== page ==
What is a game plan?
Annamaria Testani, Vice President of National Sales at National Bank Investments, compares it to a photo that a financial planning expert might take of your situation at a specific moment in time, in order to make more informed decisions going forward. “It’s similar to a doctor assessing your health to pinpoint a particular problem. The main idea is to analyse the initial situation and determine what the ultimate goal is,” she explains. “When we don’t have a plan, we’re less aware of the mistakes we make and it can be a lot harder to correct them.”
In addition to solid planning, she recommends basing your strategy on systematic investment and saving. “There’s no magic formula for achieving your financial goals. Since past returns are no guarantee of future returns, you need to be disciplined. It pays off in the long term. No one should be expecting a miracle recipe that will produce remarkable results in the short term,” she says.
An advisor or financial planner can help you put this famous plan together. “I am an enormous believer in the value of getting advice,” Annamaria Testani asserts. “Personally, even though I work in finance, I don’t hesitate to surround myself with experts to help me make the right decisions.”
Preventing the impact of emotion
Because it pushes us to follow certain guidelines, a good game plan also helps protect us… from ourselves. That’s because a large number of the bad financial decisions investors make are made on the basis of emotion: worry generated by weakened markets and stock market corrections, or on the flip side, optimism and over-confidence, a refusal to lose, and too-fast or too-slow decision-making are all situations that can lead to emotion in an investment context.
In fact, most of us have a hard time managing the psychological aspects of managing our investments. The study of investor psychology has given rise to what we today call behavioural finance. In other words, the way people make financial decisions and evaluate prospective losses or gains.
At the end of the 1970s, two researchers developed something called prospect theory. According to psychologists Daniel Kahneman and Amos Tversky, we adopt different, irrational behaviours when faced with prospective losses or gains. The theory states that people have a hard time accepting the frustration provoked by financial losses on the stock market, and are prepared to take higher, unreasonable risks to avoid this. But there’s more. The researchers observed that the prospect of a financial loss is not mitigated by that of a comparable gain, and that a loss creates a greater emotional reaction than an equivalent gain.
So, a person would generally prefer to gain $100 than to gain $200 and lose $100, even though the net result of both situations is the same. This allergy to loss can lead investors to uncharacteristic risk-taking behaviour: they’ll hold onto a dropping stock longer than they should in the hopes it will bounce back, rather than limiting their losses by selling immediately. Furthermore, faced with a risky choice that could lead to gains, an investor is likely to choose an investment producing a lower return but that is more secure. So, an investor who needs to invest $1,000 would prefer a 100% chance of gaining $500 than a 50% chance of receiving $1,000 and 50% risk of making no profit.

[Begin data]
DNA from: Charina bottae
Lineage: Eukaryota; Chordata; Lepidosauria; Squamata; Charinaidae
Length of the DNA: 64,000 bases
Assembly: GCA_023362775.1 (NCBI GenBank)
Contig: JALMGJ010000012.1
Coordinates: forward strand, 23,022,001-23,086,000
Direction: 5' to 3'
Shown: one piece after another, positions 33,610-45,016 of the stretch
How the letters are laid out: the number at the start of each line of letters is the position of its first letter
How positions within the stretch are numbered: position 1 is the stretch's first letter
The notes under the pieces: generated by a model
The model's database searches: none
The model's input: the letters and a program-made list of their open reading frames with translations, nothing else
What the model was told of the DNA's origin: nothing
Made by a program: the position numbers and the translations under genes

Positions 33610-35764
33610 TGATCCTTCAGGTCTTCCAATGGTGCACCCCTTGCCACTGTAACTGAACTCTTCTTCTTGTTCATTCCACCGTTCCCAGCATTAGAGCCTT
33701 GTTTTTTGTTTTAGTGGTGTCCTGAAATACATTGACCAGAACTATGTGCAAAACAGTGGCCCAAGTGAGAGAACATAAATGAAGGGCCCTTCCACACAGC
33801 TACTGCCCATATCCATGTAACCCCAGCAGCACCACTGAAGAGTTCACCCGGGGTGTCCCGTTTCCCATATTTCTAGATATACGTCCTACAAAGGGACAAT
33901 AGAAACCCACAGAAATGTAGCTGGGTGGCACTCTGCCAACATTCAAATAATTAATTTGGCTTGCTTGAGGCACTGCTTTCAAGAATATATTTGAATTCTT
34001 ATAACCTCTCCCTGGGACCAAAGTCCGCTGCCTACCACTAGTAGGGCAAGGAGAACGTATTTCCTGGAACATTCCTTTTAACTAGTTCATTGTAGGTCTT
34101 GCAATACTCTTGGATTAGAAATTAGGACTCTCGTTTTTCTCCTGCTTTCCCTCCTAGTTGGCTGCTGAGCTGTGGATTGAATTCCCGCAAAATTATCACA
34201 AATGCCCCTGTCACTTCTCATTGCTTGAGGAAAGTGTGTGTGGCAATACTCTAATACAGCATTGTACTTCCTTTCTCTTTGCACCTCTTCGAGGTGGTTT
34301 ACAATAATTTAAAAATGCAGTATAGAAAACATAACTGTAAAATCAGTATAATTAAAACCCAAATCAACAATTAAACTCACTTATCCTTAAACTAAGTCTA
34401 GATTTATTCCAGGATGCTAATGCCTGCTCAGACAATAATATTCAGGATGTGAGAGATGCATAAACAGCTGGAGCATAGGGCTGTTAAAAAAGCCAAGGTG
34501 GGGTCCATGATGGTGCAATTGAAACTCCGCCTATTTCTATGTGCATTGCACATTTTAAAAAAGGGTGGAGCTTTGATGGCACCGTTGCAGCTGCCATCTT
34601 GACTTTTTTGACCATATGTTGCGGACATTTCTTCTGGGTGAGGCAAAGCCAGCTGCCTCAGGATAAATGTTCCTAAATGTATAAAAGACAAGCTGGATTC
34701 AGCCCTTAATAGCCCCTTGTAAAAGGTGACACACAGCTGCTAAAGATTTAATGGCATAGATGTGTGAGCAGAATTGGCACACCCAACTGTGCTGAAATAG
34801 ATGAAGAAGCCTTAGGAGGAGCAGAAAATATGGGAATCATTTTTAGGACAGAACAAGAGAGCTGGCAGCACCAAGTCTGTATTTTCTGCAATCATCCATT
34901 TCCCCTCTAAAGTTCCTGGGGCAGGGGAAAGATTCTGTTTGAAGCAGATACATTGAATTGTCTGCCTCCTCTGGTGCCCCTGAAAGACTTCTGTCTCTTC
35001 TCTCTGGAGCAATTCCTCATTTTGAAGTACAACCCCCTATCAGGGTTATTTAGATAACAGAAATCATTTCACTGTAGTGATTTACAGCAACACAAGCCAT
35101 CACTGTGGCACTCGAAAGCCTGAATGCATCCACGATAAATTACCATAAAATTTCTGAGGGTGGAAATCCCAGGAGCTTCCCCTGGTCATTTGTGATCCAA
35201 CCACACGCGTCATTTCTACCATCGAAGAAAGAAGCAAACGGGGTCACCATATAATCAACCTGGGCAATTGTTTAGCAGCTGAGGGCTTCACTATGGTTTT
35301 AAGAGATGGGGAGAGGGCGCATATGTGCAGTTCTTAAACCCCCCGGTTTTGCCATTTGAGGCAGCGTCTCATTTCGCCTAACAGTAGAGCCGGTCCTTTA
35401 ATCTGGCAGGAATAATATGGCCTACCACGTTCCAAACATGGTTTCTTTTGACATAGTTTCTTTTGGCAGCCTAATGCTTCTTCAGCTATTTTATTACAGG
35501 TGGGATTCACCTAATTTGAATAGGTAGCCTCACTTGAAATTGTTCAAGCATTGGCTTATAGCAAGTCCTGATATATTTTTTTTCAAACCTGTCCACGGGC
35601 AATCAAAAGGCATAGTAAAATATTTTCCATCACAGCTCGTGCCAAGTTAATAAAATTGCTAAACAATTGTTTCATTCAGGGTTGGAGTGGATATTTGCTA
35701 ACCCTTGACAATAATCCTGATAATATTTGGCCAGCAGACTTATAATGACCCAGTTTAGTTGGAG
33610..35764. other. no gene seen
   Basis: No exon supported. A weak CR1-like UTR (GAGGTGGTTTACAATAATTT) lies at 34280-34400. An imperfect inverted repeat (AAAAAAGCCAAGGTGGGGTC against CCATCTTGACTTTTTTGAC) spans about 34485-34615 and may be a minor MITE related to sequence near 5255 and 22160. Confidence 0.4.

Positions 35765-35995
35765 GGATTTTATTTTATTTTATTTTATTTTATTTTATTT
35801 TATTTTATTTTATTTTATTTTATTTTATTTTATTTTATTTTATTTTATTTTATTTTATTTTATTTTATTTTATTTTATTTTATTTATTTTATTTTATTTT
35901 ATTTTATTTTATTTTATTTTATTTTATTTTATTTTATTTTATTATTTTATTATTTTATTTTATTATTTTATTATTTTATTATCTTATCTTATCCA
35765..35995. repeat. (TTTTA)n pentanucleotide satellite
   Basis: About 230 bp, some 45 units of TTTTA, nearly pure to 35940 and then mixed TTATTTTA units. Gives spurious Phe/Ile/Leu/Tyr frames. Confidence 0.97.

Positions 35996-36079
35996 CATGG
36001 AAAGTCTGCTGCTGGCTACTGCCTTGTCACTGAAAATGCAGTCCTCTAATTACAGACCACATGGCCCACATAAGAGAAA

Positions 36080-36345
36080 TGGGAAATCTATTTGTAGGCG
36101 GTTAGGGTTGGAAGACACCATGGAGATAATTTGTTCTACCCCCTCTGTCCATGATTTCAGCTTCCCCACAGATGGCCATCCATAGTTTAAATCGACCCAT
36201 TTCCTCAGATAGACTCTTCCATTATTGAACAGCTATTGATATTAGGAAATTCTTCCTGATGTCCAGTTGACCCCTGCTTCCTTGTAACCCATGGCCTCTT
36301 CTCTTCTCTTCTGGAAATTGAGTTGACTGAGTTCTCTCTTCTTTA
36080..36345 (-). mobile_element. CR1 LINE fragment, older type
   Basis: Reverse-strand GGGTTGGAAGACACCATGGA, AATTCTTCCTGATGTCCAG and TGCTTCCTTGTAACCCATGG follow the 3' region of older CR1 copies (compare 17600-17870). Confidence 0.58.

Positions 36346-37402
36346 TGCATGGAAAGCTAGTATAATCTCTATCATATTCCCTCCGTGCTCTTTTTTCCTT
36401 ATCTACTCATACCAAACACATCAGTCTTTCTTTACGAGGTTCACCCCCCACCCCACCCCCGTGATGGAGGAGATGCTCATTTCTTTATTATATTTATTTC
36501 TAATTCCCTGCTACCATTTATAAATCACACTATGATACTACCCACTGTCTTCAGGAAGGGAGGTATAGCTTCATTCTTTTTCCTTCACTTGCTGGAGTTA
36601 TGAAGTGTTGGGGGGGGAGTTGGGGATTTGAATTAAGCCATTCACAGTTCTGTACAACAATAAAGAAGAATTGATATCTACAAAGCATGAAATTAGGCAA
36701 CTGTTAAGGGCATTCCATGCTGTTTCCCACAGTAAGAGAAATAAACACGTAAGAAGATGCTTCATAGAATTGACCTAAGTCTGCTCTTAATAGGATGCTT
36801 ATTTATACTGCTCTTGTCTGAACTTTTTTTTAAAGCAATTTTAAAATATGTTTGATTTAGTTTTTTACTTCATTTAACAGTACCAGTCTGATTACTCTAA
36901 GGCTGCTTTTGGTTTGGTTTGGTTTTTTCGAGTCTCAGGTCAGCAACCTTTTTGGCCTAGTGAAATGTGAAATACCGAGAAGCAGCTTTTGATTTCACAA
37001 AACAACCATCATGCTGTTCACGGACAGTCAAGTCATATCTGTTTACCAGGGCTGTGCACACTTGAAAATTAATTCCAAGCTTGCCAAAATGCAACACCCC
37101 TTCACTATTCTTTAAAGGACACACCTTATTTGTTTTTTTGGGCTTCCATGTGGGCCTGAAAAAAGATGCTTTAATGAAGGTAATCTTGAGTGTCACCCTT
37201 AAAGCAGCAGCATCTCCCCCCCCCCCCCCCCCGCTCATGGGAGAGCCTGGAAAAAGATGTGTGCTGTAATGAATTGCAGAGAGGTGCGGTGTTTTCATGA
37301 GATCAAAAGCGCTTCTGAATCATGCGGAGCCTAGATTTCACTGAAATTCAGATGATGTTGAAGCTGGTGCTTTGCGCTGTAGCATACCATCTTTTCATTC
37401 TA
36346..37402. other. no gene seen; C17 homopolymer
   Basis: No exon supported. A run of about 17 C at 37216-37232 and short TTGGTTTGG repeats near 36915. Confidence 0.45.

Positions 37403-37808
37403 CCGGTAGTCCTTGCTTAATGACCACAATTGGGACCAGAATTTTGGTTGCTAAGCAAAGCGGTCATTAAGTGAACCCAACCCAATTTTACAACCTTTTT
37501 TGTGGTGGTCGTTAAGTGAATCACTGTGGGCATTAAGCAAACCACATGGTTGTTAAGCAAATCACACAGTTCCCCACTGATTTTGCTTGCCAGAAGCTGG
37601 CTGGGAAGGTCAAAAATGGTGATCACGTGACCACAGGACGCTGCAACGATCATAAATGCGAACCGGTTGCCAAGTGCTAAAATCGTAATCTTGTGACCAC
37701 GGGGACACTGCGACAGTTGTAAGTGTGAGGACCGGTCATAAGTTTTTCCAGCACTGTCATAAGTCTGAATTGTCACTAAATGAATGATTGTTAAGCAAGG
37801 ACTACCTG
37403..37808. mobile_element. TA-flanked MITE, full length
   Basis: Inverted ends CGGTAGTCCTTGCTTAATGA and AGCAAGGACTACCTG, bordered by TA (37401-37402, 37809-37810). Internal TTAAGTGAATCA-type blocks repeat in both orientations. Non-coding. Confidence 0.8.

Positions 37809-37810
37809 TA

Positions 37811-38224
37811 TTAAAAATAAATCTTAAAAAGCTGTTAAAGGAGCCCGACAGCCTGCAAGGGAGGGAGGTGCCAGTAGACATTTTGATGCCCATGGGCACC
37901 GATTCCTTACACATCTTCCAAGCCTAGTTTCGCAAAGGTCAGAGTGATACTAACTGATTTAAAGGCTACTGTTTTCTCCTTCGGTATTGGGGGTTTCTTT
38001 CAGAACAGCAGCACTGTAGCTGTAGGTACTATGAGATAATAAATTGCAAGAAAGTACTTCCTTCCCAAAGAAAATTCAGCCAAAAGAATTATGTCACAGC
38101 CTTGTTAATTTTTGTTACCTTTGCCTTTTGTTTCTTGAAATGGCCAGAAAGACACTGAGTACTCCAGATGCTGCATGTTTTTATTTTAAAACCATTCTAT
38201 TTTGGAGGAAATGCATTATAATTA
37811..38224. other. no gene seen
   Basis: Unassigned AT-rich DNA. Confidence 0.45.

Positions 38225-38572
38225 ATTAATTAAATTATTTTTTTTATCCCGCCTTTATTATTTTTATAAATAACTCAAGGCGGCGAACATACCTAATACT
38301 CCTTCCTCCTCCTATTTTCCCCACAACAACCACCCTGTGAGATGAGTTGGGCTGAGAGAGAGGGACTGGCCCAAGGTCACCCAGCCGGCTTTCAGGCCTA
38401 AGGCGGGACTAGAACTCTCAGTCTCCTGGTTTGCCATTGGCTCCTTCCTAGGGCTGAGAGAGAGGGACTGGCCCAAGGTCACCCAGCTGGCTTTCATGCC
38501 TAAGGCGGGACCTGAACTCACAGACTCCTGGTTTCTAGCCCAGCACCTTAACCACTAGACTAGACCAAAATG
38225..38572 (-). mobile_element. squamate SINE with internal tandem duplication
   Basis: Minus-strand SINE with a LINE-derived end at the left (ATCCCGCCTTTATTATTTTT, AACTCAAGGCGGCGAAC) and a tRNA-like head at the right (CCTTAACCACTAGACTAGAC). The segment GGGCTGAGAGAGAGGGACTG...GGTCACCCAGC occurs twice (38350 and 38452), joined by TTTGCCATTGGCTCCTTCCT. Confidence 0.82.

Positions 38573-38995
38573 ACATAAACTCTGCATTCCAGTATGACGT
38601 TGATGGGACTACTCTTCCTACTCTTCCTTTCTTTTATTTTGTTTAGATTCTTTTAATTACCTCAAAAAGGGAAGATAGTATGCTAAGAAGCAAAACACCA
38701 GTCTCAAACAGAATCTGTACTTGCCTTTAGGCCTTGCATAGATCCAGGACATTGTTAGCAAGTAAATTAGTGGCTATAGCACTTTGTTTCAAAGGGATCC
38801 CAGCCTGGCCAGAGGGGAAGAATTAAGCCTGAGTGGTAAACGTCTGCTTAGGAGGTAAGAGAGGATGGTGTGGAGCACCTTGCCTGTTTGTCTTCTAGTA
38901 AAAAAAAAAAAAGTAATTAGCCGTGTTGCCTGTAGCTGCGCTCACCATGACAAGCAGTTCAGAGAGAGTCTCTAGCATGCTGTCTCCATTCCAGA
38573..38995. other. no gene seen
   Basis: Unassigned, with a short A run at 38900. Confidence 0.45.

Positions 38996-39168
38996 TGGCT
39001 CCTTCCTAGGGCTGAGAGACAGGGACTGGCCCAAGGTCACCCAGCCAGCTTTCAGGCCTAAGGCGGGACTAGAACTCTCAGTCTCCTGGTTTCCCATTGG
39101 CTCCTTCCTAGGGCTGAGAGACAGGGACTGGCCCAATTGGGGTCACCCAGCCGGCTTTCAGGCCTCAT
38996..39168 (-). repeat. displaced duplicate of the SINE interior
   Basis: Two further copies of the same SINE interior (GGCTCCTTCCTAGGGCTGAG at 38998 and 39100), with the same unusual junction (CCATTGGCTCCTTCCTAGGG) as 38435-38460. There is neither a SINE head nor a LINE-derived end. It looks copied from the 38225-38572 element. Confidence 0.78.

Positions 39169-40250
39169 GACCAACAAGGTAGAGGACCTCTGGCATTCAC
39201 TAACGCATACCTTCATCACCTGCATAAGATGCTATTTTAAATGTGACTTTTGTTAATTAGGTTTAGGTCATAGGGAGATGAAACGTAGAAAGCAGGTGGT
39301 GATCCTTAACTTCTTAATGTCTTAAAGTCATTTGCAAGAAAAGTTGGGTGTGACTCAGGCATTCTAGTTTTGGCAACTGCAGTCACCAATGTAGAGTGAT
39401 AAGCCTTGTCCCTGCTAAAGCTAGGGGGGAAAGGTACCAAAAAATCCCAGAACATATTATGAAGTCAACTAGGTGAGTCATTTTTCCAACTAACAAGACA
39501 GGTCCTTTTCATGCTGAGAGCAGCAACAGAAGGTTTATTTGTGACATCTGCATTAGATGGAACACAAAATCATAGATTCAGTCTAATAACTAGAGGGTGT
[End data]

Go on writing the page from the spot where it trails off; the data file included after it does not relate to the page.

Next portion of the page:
Time and confidence
The other important impact of emotion on investors’ decisions concerns confidence, and the time it takes to establish it. For example, when the market seems weak and uncertain, we have a tendency to stop investing until our confidence is re-established – this is generally when the market shows certain signs of improvement. This leads us to buy stocks at the exact moment when they are in highest demand, and when we head back into a down cycle and their value drops again, we once again exit the market… up until the cycle turns back up again. When we take too long to decide to buy, we miss out on the full potential gains our stock purchase represents. Result: we make investments that go against the flow of economic cycles.
Opportunism and extreme risk-taking
The other thing that psychology teaches us about this is that investors, even if they are generally prudent, will behave opportunistically and take more risk than usual when they want to make a rapid gain on their stocks, then resell. By doing so, they put themselves in a position counter to their goals, and are using the stock market like a casino. Yet, the events that influence the prospective return of a stock are many and unpredictable, and investors are at great risk of making a mistake in their projections.
Lessons we should all take to heart, so as not to be led by our emotions…